“Get him frisked and cuffed,” ordered Harris.

The second man did the honors quickly, pulling the gun from Sid’s shoulder holster and another smaller handgun that Sid had strapped to his left shin. The man cussed when he found Sid’s transmitter.

“He’s wired!”

“Damn it.” Harris scanned the sky. “I thought I heard a chopper.”

I heard a ripping noise as the man pulled the transmitter off Sid’s shirt, then a crunch, then silence. The man finished grinding the transmitter into the dirt, then grabbed Sid’s ear for the receiver. A minute later, Sid’s hands were cuffed behind his back. I couldn’t just sit there and do nothing, but I didn’t think I could plug both of them quickly enough to keep them from killing Sid, not with a revolver from that height and with Harris either behind the light or right next to Sid. With a rifle, maybe, but not with a revolver.

Below me, Harris gestured and pointed to the other side of the hill. I strained for their voices. It was faint, but I made out Harris.

“It’s got to be around here someplace,” he said. “He didn’t walk here.”

So they were looking for Sid’s car. I reached out along the ledge to find a foothold that would take me towards the Mercedes. On the ground, Harris’s companion had also gotten a flashlight and scrambled along the rocks around the other side of the hill from the car. Harris knocked Sid onto his seat and kicked him.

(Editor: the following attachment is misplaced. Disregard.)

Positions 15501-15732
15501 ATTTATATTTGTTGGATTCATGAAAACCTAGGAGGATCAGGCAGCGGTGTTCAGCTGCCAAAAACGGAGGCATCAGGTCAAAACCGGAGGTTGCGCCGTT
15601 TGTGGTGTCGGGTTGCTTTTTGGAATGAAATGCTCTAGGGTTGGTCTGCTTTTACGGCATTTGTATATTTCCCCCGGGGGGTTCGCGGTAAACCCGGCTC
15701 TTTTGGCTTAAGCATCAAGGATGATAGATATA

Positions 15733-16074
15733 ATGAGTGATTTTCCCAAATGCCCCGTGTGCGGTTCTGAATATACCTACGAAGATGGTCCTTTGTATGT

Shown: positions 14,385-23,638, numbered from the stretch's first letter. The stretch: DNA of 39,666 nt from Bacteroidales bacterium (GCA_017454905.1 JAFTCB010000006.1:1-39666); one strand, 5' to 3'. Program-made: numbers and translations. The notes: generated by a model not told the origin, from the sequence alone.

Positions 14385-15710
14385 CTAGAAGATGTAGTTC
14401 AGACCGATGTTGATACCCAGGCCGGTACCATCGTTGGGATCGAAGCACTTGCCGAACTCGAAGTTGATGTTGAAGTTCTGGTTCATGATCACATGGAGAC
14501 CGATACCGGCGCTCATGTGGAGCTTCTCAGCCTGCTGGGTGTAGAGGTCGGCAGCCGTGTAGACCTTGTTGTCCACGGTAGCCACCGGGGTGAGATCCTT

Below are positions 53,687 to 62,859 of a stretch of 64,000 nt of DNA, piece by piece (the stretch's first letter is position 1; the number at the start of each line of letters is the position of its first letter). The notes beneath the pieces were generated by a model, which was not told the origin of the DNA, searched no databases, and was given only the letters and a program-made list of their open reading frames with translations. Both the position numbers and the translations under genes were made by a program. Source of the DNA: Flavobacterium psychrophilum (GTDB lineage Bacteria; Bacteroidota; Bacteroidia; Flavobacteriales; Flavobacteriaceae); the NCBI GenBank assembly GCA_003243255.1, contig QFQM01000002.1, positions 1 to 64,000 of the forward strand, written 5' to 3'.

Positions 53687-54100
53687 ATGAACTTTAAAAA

It was slow going on the bluff’s face, but I wouldn’t have thought Harris’s friend could get around that hill faster than I could get up it. He did. I had just crested it when I heard the man holler that he’d found the car.

I heard scuffling behind and below me and guessed that Harris was having a hard time getting Sid to his feet. [I was out of the cuffs and jumped him. He lost the gun, and I kicked it away. Then it was just your basic fist fight — SEH] Silently, I made my way down the hill, creeping behind the rocks. The man went through the car.

“Damn it,” he yelped, dragging out the two blazers. I ducked behind a bush as he swept the light over the hill. The light passed over me, then returned and stayed. Drawing my gun, I blinked several times, trying to adjust to the new brightness. He was about twenty feet from me when I jumped out and aimed right at the source of the light.

The revolver cracked, and the man howled. I dove for the bush, my hand stinging with the kickback. All was darkness again. The flashlight rolled down the hill, somehow still on. It rested near the front tire of the Mercedes, lighting up the edge of the bluff. Still blinking, I listened.

The scuffle on the other side of the bluff had turned into a brawl if the sounds were any indication. [They were – SEH] The man glanced that way, then back towards me, searching for me. Nearby, a rabbit scurried away. The man whirled at the noise and shot. Dirt flew where the rabbit had been.